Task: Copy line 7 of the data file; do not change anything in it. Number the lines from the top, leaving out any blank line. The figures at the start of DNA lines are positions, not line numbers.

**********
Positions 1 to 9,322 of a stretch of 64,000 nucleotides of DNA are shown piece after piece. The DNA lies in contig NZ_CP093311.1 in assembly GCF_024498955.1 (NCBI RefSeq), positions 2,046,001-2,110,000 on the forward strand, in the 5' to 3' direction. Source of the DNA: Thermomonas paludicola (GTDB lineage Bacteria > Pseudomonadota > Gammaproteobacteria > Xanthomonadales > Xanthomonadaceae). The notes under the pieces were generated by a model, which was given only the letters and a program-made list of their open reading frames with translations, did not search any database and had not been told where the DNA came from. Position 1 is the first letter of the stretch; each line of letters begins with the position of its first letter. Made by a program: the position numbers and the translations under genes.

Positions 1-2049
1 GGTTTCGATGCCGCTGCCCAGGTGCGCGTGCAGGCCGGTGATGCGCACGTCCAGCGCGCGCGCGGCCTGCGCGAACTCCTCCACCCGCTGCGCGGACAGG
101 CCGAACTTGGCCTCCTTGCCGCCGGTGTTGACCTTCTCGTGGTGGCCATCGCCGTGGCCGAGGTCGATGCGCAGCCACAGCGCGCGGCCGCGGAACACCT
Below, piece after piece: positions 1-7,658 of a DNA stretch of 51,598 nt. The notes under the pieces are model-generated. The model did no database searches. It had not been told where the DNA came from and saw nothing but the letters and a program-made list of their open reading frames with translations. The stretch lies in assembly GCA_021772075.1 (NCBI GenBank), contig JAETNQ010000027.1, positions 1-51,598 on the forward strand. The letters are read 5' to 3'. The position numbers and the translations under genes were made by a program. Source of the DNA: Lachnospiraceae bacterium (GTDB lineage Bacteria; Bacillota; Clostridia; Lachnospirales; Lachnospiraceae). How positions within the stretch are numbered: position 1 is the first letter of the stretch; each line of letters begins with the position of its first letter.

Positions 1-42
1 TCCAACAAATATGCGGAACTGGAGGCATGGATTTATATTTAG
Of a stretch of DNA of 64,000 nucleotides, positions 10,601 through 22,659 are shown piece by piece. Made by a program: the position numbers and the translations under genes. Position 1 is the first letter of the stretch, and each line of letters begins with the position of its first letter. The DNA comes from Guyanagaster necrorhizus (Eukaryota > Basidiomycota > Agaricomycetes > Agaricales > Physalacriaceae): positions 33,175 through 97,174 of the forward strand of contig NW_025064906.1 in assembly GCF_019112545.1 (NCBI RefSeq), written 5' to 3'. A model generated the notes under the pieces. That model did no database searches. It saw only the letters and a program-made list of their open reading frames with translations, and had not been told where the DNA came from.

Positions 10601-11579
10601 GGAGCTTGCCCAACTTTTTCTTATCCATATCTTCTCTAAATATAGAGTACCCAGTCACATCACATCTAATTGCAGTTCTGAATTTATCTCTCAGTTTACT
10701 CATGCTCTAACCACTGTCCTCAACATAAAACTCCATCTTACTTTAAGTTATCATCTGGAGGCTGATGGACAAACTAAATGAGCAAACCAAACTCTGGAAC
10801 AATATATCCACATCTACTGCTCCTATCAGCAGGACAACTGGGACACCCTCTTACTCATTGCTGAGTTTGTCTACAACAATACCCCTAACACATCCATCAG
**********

1 TCCAACAAATATGCGGAACTGGAGGCATGGATTTATATTTAG